Toyota's boxy e-Palette may be the shareable future of transport

Jay Jacobs
January 9, 2018

The team behind the e-Palette celebrates the debut of the new vehicle at CES. The e-Palette concept is centered around automated vehicles that can be customized to serve a wide variety of purposes.

Toyota, the biggest automaker maker in the world, announced an ambitious plan today to tackle mobility and delivery services in the age of autonomous cars.

Toyota is calling them "e-Palettes" and describes them as "fully-automated, next generation battery electric vehicle [s] created to be scalable and customizable for a range of Mobility as a Service businesses". That way, partners will be able to install their own choice of automated driving system and vehicle management technology.

They'll collaborate with Toyota on things like vehicle planning, application concepts, and vehicle verification activities. It's definitely an idealized projection of what's to come, and things would e much more messy in practice, but it's definitely something worth pursuing - and a smart strategy for an automaker to adopt in terms of figuring out what comes next, once autonomy and electric vehicle investments change the face of transportation.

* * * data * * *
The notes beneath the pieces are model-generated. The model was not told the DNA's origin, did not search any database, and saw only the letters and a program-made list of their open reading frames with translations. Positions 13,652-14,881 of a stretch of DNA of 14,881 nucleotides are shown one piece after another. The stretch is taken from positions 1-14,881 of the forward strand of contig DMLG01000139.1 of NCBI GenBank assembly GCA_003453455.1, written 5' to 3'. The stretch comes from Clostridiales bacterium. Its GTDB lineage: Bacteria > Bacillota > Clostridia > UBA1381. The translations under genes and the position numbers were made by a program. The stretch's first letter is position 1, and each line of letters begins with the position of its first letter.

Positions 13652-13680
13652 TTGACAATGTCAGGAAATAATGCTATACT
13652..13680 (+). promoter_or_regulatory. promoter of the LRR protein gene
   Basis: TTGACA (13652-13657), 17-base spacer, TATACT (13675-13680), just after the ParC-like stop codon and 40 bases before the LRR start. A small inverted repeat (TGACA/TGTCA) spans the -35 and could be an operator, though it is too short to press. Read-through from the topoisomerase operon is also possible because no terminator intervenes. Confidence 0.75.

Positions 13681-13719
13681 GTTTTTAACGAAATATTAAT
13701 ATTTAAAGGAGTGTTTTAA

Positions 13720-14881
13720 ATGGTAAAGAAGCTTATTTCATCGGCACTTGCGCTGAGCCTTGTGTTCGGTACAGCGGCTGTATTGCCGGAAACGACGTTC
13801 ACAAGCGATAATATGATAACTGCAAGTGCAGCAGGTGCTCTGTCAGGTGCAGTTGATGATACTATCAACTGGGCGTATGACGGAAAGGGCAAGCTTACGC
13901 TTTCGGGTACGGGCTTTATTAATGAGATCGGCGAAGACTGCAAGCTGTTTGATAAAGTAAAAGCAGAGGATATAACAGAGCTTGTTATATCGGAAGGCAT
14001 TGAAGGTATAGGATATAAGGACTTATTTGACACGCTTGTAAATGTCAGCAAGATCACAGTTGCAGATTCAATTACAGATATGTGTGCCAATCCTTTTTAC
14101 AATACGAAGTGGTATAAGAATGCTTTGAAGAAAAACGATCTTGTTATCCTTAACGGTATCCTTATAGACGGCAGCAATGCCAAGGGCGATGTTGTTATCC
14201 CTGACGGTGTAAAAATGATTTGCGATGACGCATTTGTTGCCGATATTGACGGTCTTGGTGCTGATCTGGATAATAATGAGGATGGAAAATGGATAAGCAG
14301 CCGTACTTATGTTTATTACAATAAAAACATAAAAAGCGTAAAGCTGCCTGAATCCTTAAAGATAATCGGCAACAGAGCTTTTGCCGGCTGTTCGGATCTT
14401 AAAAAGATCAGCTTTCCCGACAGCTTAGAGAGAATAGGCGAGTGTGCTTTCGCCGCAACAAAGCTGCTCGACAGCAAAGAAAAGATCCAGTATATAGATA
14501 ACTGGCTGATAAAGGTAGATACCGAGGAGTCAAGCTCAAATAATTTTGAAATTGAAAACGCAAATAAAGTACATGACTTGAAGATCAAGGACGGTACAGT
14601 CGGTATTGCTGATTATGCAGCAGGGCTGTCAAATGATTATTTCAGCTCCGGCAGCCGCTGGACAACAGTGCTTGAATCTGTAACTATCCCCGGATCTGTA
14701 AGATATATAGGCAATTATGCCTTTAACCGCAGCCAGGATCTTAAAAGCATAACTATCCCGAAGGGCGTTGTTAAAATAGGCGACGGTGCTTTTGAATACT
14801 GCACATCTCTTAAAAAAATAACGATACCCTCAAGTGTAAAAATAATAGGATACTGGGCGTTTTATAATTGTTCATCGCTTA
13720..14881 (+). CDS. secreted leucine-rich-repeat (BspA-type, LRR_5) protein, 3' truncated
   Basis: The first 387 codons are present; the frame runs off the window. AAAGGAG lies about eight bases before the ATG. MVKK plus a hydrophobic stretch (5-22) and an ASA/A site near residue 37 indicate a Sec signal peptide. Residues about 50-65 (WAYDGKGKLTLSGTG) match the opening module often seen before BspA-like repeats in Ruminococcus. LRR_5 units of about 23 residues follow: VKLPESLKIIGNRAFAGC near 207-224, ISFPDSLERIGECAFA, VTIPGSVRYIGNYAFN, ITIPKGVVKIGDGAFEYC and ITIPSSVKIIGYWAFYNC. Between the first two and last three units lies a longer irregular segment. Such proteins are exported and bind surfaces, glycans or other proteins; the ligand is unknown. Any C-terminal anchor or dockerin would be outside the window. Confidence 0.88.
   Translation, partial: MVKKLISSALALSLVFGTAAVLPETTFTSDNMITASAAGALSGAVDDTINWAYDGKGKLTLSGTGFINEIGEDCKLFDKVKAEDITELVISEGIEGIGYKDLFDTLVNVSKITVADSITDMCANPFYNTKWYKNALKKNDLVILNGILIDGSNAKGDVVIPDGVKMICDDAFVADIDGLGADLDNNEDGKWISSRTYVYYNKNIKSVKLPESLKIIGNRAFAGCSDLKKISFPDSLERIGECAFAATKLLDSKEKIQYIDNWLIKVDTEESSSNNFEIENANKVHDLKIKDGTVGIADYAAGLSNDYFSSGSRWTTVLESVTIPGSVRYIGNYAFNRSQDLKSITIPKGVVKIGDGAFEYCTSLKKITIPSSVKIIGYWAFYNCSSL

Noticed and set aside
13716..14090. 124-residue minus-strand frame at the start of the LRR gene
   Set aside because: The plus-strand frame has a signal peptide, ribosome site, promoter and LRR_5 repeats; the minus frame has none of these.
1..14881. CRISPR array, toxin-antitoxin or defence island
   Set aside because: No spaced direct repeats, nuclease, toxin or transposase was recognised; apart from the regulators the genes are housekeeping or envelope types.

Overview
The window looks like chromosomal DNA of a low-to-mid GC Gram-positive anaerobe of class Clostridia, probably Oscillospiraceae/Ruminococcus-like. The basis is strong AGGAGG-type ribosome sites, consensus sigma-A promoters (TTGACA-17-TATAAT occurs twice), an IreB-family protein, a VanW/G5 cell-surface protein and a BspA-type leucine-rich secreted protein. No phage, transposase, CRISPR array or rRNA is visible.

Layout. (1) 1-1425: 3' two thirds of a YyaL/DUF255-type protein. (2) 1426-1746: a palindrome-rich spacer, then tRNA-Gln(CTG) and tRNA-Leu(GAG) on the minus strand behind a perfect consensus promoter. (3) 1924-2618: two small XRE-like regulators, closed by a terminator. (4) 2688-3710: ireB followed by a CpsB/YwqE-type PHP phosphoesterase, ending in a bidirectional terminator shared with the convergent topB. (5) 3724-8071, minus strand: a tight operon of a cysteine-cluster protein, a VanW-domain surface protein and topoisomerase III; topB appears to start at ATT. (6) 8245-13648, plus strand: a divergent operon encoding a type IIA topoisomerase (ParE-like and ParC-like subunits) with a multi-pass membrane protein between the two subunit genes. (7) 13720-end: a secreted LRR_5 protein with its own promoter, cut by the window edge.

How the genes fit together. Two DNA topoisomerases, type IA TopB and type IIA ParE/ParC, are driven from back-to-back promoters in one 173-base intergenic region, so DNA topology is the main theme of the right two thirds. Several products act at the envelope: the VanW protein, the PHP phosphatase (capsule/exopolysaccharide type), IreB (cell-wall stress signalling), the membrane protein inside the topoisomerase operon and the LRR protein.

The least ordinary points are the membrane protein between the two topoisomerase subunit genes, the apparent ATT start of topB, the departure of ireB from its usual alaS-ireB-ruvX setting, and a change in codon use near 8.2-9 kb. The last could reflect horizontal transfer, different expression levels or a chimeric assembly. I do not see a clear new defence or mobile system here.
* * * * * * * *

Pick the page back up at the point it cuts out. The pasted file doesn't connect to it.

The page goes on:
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The company's Mobility Service Platform will host the suite of services and build an ecosystem of business users. The big reveal included simulated animation of the auto operating in a variety of different capacities, including training multiple together in convoys of urban light-duty transport trucks, picking up as four passengers for shared transit, or just one for a mobile office, acting as a hotel and even delivering food, pizza and packages without anyone on board.

It's not clear whether Toyota actually plans to build these hilariously weird-looking vehicles, but it has struck partnerships with a handful of major companies to drive home the seriousness of this project.

Toyota has created "guardian" software that can take over should any issues arise, to act as a safety net for each brand's own system. Most vehicle companies with short- to medium-term plans to launch self-driving cars are targeting something other than the traditional individual ownership or lease model: cab services, for example, whether in a closed ecosystem like a retirement community or business campus, or more broadly.

Don't expect to see these autonomous EVs plying the city streets any time soon, mind. A version is also expected to make an appearance at the 2020 Olympics in Tokyo. Toyota said the concept can be fitted with purpose-built interiors that allow the e-Palette to shift duties seamlessly.

Other reports by TheDailyFarc

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